The Biden administration recently placed a US$10 million bounty on criminal hackers targeting US infrastructure. A White House task force will coordinate efforts to stem ransomware, and the Justice Department will set up a system for reporting tips on the dark web, reported the Associated Press.
Cybercrime is a key challenge for governments today and has become increasingly entangled in competition and diplomacy. Australia appointed Tobias Feakin as its Ambassador for Cyber Affairs in 2016, and later expanded his mandate to include critical technology, to bring the country and its partners together to collaborate on issues of cybercrime.
“There was a recognition that it was hard to avoid international affairs which didn’t have some form of cyber component,” he told GovInsider in 2019. He discusses how Australia is working to promote diplomacy in cyberspace.
Shaping emerging tech
The challenge current governments have is working out what to regulate, and what not to, in this hyperconnected world.
Governments now have a window to shape how the tech will turn out. Standards and ethical principles need to be set to guide the development and use of these technologies, and these standards will impact the way that technology will affect working, lives, and societies.
“You only need to look at certain countries in the way they’re integrating AI into their societies, … to know what kind of consequences that could have”.
Quantum computing, for instance, can make subatomic calculations and solve complex problems faster than the most advanced supercomputers today. According to the Five Eyes intelligence agencies, adversarial nation-states are currently collecting and storing encrypted data – waiting for the day quantum computing can crack it.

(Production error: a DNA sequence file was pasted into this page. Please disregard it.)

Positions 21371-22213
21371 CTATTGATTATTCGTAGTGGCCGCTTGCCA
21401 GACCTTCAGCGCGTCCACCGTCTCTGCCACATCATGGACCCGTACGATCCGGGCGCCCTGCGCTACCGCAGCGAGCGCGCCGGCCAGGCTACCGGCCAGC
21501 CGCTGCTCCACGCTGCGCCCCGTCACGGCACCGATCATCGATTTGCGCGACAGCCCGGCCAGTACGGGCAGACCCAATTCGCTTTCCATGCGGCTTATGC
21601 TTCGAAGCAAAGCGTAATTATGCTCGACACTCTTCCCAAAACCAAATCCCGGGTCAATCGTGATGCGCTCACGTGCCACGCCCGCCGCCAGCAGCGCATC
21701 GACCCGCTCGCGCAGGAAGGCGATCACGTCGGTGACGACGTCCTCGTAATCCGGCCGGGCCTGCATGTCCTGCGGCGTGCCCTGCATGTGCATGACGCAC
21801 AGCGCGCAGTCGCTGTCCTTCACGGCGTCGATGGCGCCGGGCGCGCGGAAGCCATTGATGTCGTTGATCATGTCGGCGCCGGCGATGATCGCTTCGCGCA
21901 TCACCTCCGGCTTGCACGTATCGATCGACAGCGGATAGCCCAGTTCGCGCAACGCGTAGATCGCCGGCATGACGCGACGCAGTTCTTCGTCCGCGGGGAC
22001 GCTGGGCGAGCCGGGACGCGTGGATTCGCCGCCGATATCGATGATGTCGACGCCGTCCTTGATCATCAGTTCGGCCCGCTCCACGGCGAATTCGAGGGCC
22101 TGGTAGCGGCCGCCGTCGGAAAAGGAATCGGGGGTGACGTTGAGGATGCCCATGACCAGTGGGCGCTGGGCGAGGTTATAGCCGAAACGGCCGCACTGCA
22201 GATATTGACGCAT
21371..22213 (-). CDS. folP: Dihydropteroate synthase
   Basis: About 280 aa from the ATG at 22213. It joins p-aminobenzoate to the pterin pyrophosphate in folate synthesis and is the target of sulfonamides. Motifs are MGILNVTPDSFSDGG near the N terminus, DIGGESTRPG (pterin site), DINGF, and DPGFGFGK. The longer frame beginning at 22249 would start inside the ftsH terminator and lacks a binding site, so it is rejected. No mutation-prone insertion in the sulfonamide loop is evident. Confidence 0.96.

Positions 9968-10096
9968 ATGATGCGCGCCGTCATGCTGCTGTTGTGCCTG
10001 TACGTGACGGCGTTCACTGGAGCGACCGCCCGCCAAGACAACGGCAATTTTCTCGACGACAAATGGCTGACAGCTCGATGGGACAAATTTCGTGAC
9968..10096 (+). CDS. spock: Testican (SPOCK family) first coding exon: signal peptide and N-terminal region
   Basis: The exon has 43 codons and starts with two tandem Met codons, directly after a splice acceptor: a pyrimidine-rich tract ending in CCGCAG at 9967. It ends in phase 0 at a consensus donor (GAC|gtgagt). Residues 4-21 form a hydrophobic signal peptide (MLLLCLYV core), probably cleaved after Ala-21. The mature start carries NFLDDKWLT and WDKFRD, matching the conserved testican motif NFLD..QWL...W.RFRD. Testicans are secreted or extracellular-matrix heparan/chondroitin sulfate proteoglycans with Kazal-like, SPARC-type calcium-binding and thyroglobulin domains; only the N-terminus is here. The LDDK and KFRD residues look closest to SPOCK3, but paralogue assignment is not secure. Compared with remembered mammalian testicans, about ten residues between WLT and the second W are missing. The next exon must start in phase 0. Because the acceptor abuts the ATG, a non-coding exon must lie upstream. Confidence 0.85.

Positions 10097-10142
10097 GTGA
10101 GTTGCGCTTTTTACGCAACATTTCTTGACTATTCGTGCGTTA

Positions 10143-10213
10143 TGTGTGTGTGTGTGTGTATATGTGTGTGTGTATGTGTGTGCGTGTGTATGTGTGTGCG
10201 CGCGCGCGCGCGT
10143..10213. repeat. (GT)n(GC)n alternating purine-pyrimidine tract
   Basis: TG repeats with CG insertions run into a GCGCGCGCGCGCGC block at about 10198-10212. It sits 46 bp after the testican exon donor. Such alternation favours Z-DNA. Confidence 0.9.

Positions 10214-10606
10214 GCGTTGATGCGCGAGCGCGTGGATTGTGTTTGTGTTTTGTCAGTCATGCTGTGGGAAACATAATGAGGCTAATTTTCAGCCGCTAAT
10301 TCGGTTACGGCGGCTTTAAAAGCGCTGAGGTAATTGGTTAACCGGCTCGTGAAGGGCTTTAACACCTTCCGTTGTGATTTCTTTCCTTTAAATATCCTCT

Australia is working with developers and standards bodies to promote ethics, human rights, and security in tech development.
Australia has also partnered India to embark on a four-year AU$12.7 million (US$9.31 million) Cyber and Critical Technology program. It will look at how both countries can promote the development of standards and ethics for tech like AI, IoT and blockchain to create an “open, free, rules-based Indo-Pacific region”, its website wrote.
Diplomacy in the cyberspace
In March 2021, the UN Open-Ended Working Group concluded with all 193 member countries agreeing to endorse a report that promotes responsible state behaviour in cyberspace. This is a “pretty significant success”, Feakin says.
“The Open-Ended Working Group’s report really broadens the commitment and awareness of the framework of responsible state behaviour to the entire UN membership, which is important because previously there was, perhaps, a sense from some countries that there was not quite the understanding of how these issues applied to those countries. So that’s important progress, and it provided an opportunity for all countries to engage on that issue.”
The report, a first of its kind, represented a universal commitment to a rules-based cyberspace and affirmed existing international law and norms on responsible state behaviour. This includes the 11 previously agreed norms – such as that critical national infrastructure and computer emergency response teams should not be targeted by nation-states. It also comprises confidence and capacity building measures, including understanding different countries’ approaches and having open lines of communication.